We’ll pay deserving people a deserving wage; the sort that lets them stop worrying about how they’re going to put gas in the tank, and start thinking about how they’re going to be better.
We will commit our growing resources to reaching the outer edges of the county so that anyone, at any stage of life, can see, touch, and feel the chance to enter this growing industry. We’ll reach beyond ourselves to care about someone who does not belong to us.
America is the only country on the planet that, since its birth, has stood on a hill and died for the idea that we can do better. So starting with the two of us and reaching past Bitwise and into the city, we will endeavor to do better.
We will do better, because we must.Our Very Best,
We began in 2014 in a building on a forgotten corner of Downtown Fresno where nothing good was likely to ever happen. We had paint-stained hands, a building full of broken furniture, and a determination to shine a light on the good stuff no one believed was happening in our city. We hung a few TVs, filled the fridge with beer, turned the music on and dubbed it Bitwise Mural District. That empty building became a center for innovation, technological education, talent retention, and job creation. The collective efforts of that building created one new technology job every ten days and generated over 10 million dollars in new revenue in its first year.
In 2015, we took a moment to clearly define who and what we stand for. We made it a point to highlight that it’s not about what we want to be, but how we want to be, and it’s turning heads the world over. We’ve opened our doors to the ambitious and scrappy and proclaimed that it’s not about pedigree and last names but about hustle and grit. The most disadvantaged students work alongside the affluent and together they break down barriers to enter the fastest growing industry on the planet. Together they work to change their own lives.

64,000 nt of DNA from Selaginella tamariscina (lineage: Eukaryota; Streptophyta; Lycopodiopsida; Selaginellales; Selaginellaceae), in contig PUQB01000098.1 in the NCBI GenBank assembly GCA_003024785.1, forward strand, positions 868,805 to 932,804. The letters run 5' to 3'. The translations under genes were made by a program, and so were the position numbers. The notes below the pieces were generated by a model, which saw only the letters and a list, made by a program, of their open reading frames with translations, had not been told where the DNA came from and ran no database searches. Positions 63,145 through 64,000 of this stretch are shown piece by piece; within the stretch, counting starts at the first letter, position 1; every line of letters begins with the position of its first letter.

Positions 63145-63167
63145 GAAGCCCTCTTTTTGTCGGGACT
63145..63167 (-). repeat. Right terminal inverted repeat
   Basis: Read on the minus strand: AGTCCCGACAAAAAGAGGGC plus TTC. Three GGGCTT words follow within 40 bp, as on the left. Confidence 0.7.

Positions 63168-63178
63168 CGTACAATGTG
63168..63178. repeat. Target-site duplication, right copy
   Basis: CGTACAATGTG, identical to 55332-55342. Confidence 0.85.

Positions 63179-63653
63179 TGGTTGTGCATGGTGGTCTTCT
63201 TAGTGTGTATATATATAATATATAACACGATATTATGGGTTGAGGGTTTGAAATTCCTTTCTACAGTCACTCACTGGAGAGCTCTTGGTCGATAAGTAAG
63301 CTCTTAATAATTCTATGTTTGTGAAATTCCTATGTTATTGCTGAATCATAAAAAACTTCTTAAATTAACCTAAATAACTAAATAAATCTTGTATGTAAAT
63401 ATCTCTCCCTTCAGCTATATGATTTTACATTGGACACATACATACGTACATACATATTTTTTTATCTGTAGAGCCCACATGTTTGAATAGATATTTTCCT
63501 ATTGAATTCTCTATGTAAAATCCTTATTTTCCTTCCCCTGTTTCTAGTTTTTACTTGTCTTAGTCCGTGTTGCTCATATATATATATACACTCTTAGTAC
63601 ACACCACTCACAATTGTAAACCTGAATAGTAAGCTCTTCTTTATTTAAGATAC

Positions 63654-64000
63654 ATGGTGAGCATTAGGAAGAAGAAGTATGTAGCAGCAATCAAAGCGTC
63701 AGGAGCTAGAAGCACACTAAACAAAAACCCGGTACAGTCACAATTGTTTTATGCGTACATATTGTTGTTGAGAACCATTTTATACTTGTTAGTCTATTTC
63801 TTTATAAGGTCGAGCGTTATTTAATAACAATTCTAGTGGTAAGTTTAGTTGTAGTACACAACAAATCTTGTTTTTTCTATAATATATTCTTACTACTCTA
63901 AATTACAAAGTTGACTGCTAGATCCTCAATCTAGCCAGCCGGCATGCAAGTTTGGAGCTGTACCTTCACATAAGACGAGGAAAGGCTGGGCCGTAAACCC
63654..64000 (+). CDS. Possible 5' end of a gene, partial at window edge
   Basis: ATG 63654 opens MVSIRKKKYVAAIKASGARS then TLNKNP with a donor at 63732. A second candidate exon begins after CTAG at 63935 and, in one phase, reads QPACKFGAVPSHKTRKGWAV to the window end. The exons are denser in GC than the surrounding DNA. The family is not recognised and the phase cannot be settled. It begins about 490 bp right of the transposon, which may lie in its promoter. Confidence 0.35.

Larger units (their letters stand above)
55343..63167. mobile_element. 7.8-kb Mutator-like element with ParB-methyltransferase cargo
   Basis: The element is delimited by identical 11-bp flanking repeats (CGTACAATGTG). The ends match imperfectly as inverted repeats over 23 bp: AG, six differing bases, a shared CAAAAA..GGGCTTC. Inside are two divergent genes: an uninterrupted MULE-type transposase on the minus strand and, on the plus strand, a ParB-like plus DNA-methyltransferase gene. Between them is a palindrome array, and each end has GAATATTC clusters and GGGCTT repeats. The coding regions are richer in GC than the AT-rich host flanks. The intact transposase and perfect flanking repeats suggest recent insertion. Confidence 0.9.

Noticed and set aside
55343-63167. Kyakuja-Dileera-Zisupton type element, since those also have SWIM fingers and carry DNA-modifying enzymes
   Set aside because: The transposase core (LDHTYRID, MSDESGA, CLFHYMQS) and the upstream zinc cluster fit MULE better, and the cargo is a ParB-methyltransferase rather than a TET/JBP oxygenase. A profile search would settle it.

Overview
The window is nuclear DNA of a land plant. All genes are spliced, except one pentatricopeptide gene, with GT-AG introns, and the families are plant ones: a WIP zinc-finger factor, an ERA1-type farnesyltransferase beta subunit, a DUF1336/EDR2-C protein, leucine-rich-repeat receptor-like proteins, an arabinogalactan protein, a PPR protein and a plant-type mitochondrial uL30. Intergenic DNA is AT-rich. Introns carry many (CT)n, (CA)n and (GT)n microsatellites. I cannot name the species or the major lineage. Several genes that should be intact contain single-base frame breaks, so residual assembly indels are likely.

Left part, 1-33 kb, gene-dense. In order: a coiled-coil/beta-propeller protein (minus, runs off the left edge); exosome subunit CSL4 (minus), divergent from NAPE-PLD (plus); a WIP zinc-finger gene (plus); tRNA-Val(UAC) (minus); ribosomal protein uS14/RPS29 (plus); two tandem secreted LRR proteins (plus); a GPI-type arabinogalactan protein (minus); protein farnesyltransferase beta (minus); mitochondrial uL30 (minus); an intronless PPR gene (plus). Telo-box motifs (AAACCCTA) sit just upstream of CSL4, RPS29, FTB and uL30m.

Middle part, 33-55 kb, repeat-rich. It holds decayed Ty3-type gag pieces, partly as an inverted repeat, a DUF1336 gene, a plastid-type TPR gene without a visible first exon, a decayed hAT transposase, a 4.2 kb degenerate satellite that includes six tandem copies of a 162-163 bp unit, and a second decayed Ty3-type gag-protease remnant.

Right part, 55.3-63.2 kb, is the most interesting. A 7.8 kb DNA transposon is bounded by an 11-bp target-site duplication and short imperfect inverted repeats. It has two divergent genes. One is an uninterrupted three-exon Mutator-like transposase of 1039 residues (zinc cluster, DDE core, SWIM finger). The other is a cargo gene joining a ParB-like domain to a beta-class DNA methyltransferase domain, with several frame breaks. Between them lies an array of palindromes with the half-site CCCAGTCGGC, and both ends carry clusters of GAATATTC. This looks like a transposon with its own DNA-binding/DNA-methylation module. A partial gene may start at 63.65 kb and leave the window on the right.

Ashley Swearengin, and before her, Decipher, and before Decipher, CART, and Grundfos, and Pelco, Bank of America, Jimmy Phelan, James Porteous, Anthony “McQueen” Easterby, Central Pacific Railroad’s Southern Pacific Line, William Helm — all the way back to the Yokuts — whether figuratively or literally, each of them stood up at Fort Millerton, looked south and saw something magnificent that didn’t yet exist. They saw possibility and each of them dared to dream.
It’s 2016 and it’s time to dream again.
We outgrew our first building, Bitwise Mural District, in about four minutes, and we spent the next year and a half plus $7 million dollars building a bigger clubhouse. Today in this 50,000 square-foot geek palace, are killer amenities like a full-service law firm, cafe, coffee shop, accountancy, gym, shipper, and a 200-seat stadium seating theater.
Inside these walls, there exist over 100 technology companies and 1,000 individual geeks who build tech that’s shipped all over the world.
Inside these walls, the work of those 1,000 geeks gets written up in the Fresno Bee, San Francisco Chronicle, and The Atlantic.
Inside these walls, we boast the largest vocational educator of computer programmers in the United States.
But it’s not all about what’s happening inside these walls. It never has been.
Outside our walls, a Fresno software company sold for a quarter of a billion dollars; Fresno County’s largest school district dedicated massive resources to becoming a national leader in entrepreneurship; two venture funds and an accelerator sprang up between Clovis and the 99; a Fresno startup raised $4 million in one round; the Mayor of Fresno hired a consultant to chase down technology grants.
Today, technology jobs in Fresno are growing at twice the rate of jobs in any other industry and for every new technology job, 4.3 new jobs in related industries are created as well.
This is called momentum, and once you have it, the Universe has every right to ask you what exactly you’re going to do with it. What do you do when you have no more excuses? How do you spend your time when you’ve met meaningful success? What will you make, and will it make the world better?
We’ve been asking ourselves these questions and thought we’d share our answers:
In the next five years, we will build a 2.5-million-square-foot campus that will be home to over 1,000 technology companies and 250,000 new tech jobs in Fresno.
In downtown alone, hundreds of lofts will become thousands. Eateries will line the streets. Nightlife will spring up. And on Sunday mornings, the thirty-somethings will sit outside sipping coffee from that shop on Fulton Street and tell tales of how people used to scoff at the notion of downtown revitalization.